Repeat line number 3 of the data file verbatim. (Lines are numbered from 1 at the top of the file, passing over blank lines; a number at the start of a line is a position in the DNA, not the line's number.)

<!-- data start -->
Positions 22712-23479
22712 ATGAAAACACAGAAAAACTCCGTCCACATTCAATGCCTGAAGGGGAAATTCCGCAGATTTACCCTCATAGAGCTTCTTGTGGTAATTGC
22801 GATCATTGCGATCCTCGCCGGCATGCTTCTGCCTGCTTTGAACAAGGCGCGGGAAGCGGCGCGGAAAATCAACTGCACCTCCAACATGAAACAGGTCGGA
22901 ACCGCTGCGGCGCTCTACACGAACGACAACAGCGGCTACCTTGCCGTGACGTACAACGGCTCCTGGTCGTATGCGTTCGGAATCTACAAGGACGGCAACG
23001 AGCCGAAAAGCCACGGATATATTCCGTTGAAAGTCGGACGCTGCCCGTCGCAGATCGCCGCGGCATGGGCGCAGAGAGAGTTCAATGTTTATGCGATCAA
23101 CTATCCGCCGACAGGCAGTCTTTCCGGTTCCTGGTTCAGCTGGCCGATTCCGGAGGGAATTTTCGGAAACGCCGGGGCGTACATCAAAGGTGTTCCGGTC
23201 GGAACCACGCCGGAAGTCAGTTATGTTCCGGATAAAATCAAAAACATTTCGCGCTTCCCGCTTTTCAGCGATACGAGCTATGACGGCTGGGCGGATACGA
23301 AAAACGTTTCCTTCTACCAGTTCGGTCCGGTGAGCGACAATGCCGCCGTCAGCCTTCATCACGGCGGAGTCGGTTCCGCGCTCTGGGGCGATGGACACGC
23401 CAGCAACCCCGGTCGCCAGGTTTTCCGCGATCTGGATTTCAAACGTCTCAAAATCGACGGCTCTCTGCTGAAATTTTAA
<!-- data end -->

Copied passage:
22801 GATCATTGCGATCCTCGCCGGCATGCTTCTGCCTGCTTTGAACAAGGCGCGGGAAGCGGCGCGGAAAATCAACTGCACCTCCAACATGAAACAGGTCGGA